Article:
I clearly remember the day we reluctantly postponed our second annual Day of Giving, scheduled for March 25, 2020.

So much effort and energy had been expended planning for the day, but while it was the right and necessary decision given how quickly the global pandemic was spreading in early March, the sense of disappointment was palpable, it was deflating, and simply put –  it really hurt.

As summer arrived, and focus on practically every campus around the country turned to how we could open our doors to students for an in-person residential college experience in the Fall of 2020, there was still trepidation about rescheduling our Day of Giving.

Many were concerned that moving forward with a Day of Giving would be inconsiderate, or even inconceivable, with all that our country and our constituents were dealing with, including the economic impact of the ongoing pandemic, and issues surrounding ongoing systemic racism across our nation and on our campuses. Even after settling on a new date of September 16, we continued to receive feedback, both internally and externally, that asking people to give at this time could be an absolute disaster, especially on social media, and particularly on the heels of moving all classes online and vacating residence halls only one week after the start of the semester in mid-August.

Our leadership team had conviction and confidence.

Yet, deep down, our leadership team had conviction and confidence that at the end of the day, if our focus and tone were on point, our alumni, donors and friends would rally behind their university.

Therefore, we approached the day with a great deal of discussion around getting our messaging right for this unique and challenging time in our history. We knew we wanted to:

  • Take a more serious, more subtle approach than the one that had originally been planned in March.
  • Be authentic.
  • Focus on supporting our students—particularly those that have been, and continue to be, the most impacted.
  • Emphasize the importance of short-term student emergency assistance.
  • Highlight the importance of funding for programs that support diversity and equity across campus.
  • Underscore the ongoing critical challenge of providing long-term financial assistance for those with limited access and opportunity.

All of these issues were and remain real, both here and at most public universities across the United States.

Operationally, we knew we needed to:

  • Limit the number of those in attendance in our “command center,” while keeping staff, volunteers and other key constituents engaged.
  •  Set up and livestream from a large ballroom space on campus to ensure physical distancing.
  • Rely on ongoing hourly reports, many of which would be provided by students.

We knew doing this would constrain the atmosphere and vibe as the day went on, but it would keep folks apprised of big gifts dropping and keep everyone virtually engaged.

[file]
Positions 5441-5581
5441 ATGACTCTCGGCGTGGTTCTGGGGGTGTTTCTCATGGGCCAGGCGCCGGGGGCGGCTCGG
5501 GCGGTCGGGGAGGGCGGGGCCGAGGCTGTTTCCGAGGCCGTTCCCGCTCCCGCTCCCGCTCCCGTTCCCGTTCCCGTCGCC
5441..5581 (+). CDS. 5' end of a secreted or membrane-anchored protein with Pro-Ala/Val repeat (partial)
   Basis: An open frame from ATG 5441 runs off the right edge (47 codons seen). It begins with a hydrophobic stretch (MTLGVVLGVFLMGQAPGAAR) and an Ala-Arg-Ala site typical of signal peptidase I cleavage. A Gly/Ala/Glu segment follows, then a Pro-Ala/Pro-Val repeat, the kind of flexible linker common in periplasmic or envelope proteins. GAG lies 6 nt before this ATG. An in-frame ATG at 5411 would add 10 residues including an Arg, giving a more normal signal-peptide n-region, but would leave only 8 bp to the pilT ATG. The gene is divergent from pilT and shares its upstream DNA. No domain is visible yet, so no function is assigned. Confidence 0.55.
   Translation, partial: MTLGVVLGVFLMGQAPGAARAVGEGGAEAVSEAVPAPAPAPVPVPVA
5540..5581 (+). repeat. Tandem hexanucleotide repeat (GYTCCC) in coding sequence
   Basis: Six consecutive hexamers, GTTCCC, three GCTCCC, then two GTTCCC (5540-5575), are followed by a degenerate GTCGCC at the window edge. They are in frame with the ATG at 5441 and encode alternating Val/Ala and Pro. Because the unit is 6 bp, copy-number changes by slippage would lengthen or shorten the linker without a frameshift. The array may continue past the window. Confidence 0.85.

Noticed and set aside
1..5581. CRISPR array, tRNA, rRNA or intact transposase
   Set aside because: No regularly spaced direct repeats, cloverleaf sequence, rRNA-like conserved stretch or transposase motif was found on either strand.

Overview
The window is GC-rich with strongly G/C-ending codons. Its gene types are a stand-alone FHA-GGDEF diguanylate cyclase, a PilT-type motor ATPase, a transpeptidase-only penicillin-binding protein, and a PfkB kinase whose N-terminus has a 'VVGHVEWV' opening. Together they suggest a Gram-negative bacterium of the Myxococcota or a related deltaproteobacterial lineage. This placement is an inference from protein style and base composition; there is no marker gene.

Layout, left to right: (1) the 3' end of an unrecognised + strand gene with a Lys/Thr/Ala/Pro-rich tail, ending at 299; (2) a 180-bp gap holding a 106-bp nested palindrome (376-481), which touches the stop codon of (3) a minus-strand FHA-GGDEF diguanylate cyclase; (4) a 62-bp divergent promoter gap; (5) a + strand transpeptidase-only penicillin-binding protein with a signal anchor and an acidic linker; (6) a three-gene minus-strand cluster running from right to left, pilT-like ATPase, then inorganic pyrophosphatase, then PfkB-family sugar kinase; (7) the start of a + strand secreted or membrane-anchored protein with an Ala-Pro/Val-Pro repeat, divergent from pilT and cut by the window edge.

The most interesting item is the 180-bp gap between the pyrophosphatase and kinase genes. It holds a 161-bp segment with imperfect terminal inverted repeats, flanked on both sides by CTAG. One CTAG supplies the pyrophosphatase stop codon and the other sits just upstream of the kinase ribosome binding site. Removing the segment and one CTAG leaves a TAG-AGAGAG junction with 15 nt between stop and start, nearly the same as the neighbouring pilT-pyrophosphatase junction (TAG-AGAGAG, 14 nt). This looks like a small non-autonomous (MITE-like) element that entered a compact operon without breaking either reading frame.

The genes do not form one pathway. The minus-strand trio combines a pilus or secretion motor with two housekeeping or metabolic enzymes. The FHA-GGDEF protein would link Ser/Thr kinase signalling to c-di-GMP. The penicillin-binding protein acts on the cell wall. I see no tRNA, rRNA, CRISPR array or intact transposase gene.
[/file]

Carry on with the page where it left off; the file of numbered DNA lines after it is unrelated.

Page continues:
And then it was “go-time.” It started to happen.

We saw Facebook and Twitter light up as alumni highlighted their favorite memories from their days on campus, or posting pictures of their pets in Wolfpack gear. We read emotional stories of how NC State had impacted them, personally and professionally, and it reminded us all of the life-changing value that a college experience can have on a person. And the gifts started to roll in, big and small.

We understood when we rescheduled our Day that our goals would need to be significantly adjusted. We originally had the aspiration that we could exceed our year-one totals of $13.5 million raised from more than 10,000 gifts, but we accepted that we would likely not see results anywhere near those targets. That was OK, because we knew that every gift, regardless of its size, would impact our students. We also acknowledged that a Day of Giving isn’t just about the dollars, it’s also about engaging and encouraging our university community.

By 4p.m., we had somehow remarkably crossed the $13.5 million threshold. I flipped my ball cap backwards in an effort to rally and encourage the possibility of achieving $20 million. Low and behold at 8p.m. we announced we had surpassed the $20 million mark with two gifts of $2.5 million each to support our Extraordinary Opportunity Scholarship Initiative.

We went on to close the day raising over $23 million from more than 8,000 gifts.

The teamwork exhibited throughout the day was nothing short of amazing, and following six months of challenge after challenge in this new environment, it was absolutely inspirational for all involved. Our campus was completely engaged from Deans tweeting messages to their alumni, to 100% participation from the Chancellor’s Cabinet, and on down the line.

For the first time in a long time, work and life actually felt “normal”.

I came away from this experience with a deep-rooted conviction that the energy, enthusiasm, and connectedness brought on by this Day of Giving has the potential impact of moving our University forward from the sense of discomfort, uncertainty and fear that we’ve all experienced over the past several months to a much stronger attitude of resolve and confidence. This experience offered a glimpse of the light that I believe does indeed exist at the end of the global pandemic tunnel. I am convinced that the success of our Day of Giving, in every way, will help springboard our campaign to its aspirational goal of $2 billion by Fall 2021.

I have heartfelt appreciation for our entire team that pulled together during this crazy time to accomplish something nothing short of transformative for NC State, our donors, faculty, staff, alumni, parents, and of course, our students and all those this great university benefits. Of course, I am also extremely grateful to our amazing alumni and donors who showed their true colors (Red and White) by stepping up to support the university they love.